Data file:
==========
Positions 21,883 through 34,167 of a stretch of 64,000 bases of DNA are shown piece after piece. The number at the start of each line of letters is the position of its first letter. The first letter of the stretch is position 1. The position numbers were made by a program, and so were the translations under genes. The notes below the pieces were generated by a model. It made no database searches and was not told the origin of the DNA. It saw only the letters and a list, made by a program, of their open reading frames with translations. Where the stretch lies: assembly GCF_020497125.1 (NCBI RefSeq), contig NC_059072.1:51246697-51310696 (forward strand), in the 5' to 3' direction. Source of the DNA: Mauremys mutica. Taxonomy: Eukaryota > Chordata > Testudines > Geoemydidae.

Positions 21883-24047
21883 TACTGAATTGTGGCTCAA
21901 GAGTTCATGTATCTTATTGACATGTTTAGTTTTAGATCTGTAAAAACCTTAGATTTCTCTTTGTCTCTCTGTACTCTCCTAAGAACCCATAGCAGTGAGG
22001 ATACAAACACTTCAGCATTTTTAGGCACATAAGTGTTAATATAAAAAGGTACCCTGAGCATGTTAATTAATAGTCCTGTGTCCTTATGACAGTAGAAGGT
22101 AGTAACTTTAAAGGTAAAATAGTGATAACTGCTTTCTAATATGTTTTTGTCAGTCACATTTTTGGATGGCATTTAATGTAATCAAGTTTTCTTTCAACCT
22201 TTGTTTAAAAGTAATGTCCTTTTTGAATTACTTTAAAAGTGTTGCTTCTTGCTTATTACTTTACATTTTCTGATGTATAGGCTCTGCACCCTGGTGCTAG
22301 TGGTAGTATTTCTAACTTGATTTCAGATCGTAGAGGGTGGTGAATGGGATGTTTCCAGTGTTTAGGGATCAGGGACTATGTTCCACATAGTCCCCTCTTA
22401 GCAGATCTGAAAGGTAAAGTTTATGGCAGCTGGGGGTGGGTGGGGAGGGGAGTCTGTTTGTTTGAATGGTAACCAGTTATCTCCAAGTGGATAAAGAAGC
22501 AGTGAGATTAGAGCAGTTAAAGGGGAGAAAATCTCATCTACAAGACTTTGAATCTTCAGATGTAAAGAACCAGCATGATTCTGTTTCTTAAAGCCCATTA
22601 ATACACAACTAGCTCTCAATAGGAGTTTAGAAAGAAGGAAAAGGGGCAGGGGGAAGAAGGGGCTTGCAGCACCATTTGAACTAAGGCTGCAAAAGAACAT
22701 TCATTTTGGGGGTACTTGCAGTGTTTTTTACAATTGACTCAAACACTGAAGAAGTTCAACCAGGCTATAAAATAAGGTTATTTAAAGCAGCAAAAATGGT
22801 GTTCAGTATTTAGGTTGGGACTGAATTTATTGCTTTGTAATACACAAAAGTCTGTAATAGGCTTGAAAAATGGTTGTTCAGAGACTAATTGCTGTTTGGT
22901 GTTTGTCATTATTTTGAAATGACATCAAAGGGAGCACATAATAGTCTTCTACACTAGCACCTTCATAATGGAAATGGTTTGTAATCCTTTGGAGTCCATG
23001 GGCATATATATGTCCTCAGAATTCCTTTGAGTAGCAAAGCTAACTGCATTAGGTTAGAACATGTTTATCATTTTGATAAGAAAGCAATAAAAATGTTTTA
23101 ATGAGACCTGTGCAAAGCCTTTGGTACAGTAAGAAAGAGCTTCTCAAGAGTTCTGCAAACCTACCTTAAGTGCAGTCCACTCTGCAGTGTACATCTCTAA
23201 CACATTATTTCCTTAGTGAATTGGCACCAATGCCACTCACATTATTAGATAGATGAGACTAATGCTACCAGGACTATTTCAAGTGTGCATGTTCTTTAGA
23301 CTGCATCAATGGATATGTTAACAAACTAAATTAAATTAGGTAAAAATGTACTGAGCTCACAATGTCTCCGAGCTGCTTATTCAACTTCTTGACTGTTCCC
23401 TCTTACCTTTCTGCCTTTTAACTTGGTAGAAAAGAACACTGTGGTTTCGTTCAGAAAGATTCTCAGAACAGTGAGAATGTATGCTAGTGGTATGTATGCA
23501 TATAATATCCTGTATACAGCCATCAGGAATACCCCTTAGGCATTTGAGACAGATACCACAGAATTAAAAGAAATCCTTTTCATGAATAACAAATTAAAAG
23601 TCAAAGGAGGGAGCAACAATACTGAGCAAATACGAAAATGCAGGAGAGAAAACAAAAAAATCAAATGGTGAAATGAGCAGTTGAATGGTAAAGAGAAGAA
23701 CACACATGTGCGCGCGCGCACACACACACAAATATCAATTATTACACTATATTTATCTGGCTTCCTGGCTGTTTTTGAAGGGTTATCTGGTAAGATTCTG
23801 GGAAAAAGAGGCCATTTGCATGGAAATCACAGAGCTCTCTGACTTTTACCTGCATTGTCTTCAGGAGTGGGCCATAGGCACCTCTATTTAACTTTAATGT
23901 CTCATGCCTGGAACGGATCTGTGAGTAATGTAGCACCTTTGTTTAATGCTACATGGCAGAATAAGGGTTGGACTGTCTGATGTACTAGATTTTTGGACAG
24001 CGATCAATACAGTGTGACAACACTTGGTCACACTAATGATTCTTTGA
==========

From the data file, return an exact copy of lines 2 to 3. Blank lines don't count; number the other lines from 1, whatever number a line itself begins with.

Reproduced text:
Positions 21883-24047
21883 TACTGAATTGTGGCTCAA